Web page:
Black History Month traditionally has been about remembering and honoring previously overlooked pioneers of color from generations past. Well, it’s time to update that February format.
During these pandemic times, the nation has experienced an increase overall in medical-school applicants, a dynamic some observers attribute to the popularity of the influential Dr. Anthony Fauci, the United States’ top infectious disease expert.
Because of the “Fauci Effect,” coronavirus, and the social justice movement, another ambitious lot is trying to make history right now.
As coronavirus has ravaged many black and Hispanic communities in the nation, and because of black folk’s historic distrust of medical experiments and vaccines, we have seen an awakening.
According to NBC News, black students are applying to medical schools at higher rates. Texas Tech, for example, has experienced a startling 39.8 percent increase in black student applications; for Hispanics, it’s up 21.1 percent.
Howard University, which produces more undergraduate black applicants to U.S. medical schools than any college in the country, has seen a 28 percent jump in applications to its own medical school.
Howard, a historically black college and university (HBCU) in Washington D.C., is at the forefront of what may be the makings of a renaissance in medicine. Howard President Dr. Wayne A.I. Frederick told NBC, “I think it’s a turning point. We have a crisis in our country and maybe this pandemic created the opportunity for us to change that trend.”
And change the usual narrative in portrayals.
We notice that when we see young black Americans portrayed in newspapers, television, or digital publications, the scenes are usually from sports, entertainment, or crime. Three and out.
Perhaps, as Dr. Frederick alluded, there will be a transformation in priorities. Maia Brown, a young black woman eyeing a career as a pediatrician because of health-care disparities, told NBC: “I think for a lot of us, we feel like it really is a do-or-die type of situation, literally.”
Another HBCU, Morehouse College in Atlanta, has seen a 26 percent increase in applicants. Morehouse is the alma mater of Dr. Martin Luther King Jr. and former surgeon general Dr. David Satcher.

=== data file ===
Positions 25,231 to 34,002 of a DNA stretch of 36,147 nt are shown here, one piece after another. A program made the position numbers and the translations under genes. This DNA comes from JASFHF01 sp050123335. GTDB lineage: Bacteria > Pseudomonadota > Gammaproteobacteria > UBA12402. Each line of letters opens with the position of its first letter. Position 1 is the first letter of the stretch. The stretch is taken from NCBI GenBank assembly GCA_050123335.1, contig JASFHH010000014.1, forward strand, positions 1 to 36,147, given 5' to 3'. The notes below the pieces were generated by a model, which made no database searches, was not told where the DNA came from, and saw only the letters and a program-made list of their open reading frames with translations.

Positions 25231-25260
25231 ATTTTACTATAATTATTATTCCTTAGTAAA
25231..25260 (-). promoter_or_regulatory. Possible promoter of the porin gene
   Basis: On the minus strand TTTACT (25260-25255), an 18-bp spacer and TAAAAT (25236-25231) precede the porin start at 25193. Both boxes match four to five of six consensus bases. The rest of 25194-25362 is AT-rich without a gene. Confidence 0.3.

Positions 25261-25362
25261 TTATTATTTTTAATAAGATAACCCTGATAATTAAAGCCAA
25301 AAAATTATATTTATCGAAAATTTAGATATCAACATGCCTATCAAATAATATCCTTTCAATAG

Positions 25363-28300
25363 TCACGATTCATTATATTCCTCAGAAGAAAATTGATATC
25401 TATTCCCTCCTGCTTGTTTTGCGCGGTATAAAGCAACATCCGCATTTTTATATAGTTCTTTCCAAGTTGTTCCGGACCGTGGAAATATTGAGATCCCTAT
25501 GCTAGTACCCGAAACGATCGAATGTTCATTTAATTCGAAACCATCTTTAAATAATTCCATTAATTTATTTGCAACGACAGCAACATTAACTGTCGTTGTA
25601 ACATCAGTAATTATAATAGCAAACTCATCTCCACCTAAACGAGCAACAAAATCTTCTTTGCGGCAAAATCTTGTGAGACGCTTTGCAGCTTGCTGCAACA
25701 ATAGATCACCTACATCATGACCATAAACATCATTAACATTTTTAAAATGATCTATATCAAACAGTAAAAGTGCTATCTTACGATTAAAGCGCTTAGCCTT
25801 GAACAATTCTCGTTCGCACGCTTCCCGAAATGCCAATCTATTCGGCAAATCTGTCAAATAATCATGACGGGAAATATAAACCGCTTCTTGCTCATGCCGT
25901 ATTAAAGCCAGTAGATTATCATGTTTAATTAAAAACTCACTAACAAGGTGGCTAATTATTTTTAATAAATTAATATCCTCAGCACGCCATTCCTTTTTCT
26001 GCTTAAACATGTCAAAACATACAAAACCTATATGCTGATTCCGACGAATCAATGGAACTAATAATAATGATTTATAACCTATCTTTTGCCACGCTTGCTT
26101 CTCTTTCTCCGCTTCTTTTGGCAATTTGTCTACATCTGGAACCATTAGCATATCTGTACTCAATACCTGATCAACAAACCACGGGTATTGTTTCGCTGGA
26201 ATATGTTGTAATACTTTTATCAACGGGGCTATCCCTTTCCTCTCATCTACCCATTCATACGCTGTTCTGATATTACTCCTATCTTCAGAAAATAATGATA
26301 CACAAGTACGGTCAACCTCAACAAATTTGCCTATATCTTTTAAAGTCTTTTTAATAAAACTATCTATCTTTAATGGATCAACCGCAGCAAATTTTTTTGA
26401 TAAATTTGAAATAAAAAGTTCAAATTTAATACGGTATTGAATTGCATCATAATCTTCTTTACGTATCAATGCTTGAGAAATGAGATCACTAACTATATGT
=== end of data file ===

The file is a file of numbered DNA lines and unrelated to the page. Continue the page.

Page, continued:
According to the Association of American Medical Colleges: The number of black or African American first-year students increased by 10.5 percent, to 2,117 nationwide. Black or African American students made up 9.5 percent of matriculants (first-year students) in 2020, up from 8.8 percent in 2019. Of particular note are the increases among black or African American men. First-year students from this group increased 12.2 percent and total enrollment grew 6.2 percent. First-year students of Hispanic, Latino, or of Spanish origin increased 8.6 percent, to 2,678. American Indian or Alaska Native first-year students rose 7.8 percent, to 248.
David J. Skorton, president and CEO of the AAMC, said in a statement. “Our goal is to keep increasing the number of students from underrepresented groups until they are no longer underrepresented in medicine.”
Only five percent of the nation’s physicians are black.
“Representation matters,” Dr. Mimi Chapman, associate dean in the School of Social Work at the University of North Carolina, told InsideSources. “More black doctors will instill more confidence in black patients.”
As the number of black medical school applicants ascends, perhaps the graduates can help assuage some of the ill feelings lingering from past debacles, such as the infamous Tuskegee Syphilis Experiment.
For 40 years, that dehumanizing Tuskegee Incident was a federal-government conspiracy that essentially deployed bait-and-switch tactics. Beginning during the legally segregated era of the early 1930s in the South, many black male sharecroppers were lured to Tuskegee, Ala., thinking they would be treated for so-called “bad blood.” Unbeknownst to them, they instead were human guinea pigs as scientists used their bodies to study the long-term effects of syphilis — without receiving any pertinent medical care, such as penicillin.
In reality, the black men were essentially pawns in the secretive “Tuskegee Study of Untreated Syphilis in the Negro Male,” sponsored by the U.S. Public Health Service.
Later, a book documented this sordid affair: “Bad Blood: The Tuskegee Syphilis Experiment,” by James H. Jones.
If you don’t want to read the book, then watch the 1997 made-for-television HBO movie drama titled, “Miss Evers’ Boys,” starring Alfre Woodard, Laurence Fishburne, and E.G. Marshall.
Note that then-President Bill Clinton publicly apologized in ‘97 to the Tuskegee survivors and their families in a ceremony at the White House while a $9-million-settlement was reached for them as part of a reparations project in 1974.
However, the memories of this ugly segment in American history haven’t been erased for many black folk. And the black nationalist group Nation of Islam hasn’t helped matters by proclaiming to its members in an online presentation titled “Beyond Tuskegee: Why Black People Must Not Take The Experimental COVID-19 Vaccine.”
Dr. Chapman earlier spoke of “confidence” for black patients. That aspect cannot be overstated as the coronavirus has been especially devastating in communities of color.
But, on the bright side, Dr. Skorton added in his futuristic statement, “The increased interest in medicine comes at a crucial moment. Even before COVID-19, the United States was facing a significant projected shortage of physicians.”
During this current Black History Month, the future is now.